The Frontier Traveler at the Hessian Barracks
While in Trenton, New Jersey on a business trip, I daily walked past an old red building with a sign proclaiming it to be the Hessian Barracks. My head must have been on business because it took a few days for the penny to drop.
The Hessian Barracks!
You mean the place that General George Washington attacked on the morning of December 26, 1776?
Yes. That Hessian Barracks.
I couldn’t wait to get inside, but unfortunately I had to return to Philadelphia the next day. However, on the following weekend I came back to tour the site.
(To read more about the battle . . . Wikipedia)
Touring the Hessian Barracks
I was surprised to learn that only part of the building was original to the 1776 battle. The so-called “Old Barracks” actually dates to 1758, and was used during the French and Indian War.
The British used the building during the Revolutionary War to house Hessian soldiers and the Americans used it partially as a holding place for British prisoners of war, and then later as an army hospital where smallpox innoculations were given to the Continental Army.
During the tour, the docent showed us several “dotted” images, asking us which one we thought was the one that accurately depicted smallpox. I admit, I failed miserably at the I.D., although one in our party successfully identified the one that looked like a little pepperoni pizza as the replica.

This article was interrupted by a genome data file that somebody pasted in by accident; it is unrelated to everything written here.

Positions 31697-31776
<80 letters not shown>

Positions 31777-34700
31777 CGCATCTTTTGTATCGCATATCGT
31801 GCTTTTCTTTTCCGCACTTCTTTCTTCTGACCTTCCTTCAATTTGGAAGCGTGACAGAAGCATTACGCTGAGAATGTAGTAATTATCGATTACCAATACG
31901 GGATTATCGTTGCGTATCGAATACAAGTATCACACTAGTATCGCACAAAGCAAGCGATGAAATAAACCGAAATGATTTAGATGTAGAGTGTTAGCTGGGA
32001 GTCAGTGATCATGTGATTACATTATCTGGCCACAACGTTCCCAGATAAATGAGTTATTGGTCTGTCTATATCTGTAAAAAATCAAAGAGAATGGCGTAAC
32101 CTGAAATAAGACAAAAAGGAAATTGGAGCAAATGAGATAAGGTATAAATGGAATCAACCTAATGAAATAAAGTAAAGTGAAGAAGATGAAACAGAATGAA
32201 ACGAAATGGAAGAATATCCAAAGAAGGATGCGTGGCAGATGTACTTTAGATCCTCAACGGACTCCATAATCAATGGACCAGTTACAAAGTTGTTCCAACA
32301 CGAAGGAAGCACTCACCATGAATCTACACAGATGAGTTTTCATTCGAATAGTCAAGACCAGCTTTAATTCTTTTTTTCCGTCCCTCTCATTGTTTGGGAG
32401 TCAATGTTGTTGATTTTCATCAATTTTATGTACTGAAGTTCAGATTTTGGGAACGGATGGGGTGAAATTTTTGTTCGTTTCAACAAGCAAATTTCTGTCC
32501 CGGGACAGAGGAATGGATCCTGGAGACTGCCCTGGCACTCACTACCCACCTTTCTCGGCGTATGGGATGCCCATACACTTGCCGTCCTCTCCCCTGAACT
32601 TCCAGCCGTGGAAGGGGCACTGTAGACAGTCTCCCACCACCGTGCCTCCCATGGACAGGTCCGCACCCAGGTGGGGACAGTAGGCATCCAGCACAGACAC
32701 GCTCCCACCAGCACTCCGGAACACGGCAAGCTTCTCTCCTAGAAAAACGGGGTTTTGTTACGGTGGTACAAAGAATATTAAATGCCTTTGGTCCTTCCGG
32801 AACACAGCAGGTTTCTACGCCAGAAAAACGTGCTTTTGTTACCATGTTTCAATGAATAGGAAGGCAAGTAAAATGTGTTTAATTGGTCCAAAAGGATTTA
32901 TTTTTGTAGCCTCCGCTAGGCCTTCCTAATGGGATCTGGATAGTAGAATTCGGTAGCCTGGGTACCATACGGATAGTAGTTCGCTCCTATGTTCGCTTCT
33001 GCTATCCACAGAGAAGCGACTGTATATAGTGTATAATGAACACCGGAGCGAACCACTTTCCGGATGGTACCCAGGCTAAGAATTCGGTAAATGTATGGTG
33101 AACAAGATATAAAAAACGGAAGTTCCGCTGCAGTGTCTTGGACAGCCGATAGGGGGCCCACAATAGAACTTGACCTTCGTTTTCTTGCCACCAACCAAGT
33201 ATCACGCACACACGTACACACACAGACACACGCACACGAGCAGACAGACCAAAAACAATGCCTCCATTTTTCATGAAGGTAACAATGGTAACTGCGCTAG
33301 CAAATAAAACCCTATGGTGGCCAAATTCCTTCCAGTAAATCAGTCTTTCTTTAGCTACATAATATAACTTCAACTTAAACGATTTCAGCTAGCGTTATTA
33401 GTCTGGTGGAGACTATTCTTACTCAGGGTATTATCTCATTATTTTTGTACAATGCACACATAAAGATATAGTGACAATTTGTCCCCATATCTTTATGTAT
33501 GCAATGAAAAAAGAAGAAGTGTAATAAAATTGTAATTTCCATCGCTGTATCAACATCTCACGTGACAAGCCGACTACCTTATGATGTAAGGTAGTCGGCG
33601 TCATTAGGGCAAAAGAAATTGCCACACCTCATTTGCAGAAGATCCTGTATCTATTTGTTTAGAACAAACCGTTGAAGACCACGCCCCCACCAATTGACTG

Although the Barracks has undergone many changes over the years, history lovers managed to save part of the original building. The Old Barracks and the Battle of Trenton represent such an historic moment in our history – it really was that battle that finally gave Washington a little breathing space. I’m so happy to have been able to walk in this historic building – and hope that many other Frontier Travelers get to visit it too.
By the way, in the photos below, the one of the broken glass is a window from the 1776 battle, plainly showing a bullet hole.
Visiting the Hessian Barracks
The Old Barracks is located at 101 Barrack Street, Trenton, New Jersey. Operating hours are Monday-Saturday, 9am-5pm. The site is closed on Sundays, New Year’s Day, Thanksgiving, Christmas Eve, and Christmas Day. Be sure to check in advance in case of changes in the schedule.
I don’t know if anything has changed since I was there, but it wasn’t until the very end of my tour that the docent told me that interior photos of the Hessian Barracks weren’t allowed. Am not sure why he didn’t tell me earlier as I had been snapping away the whole time!
I am doing research on the genealogy of my family. Does your site, the Hessian Barracks, contain any information, as to the official roster of those Hessian soldiers, stationed there during the Revolutionary War time period?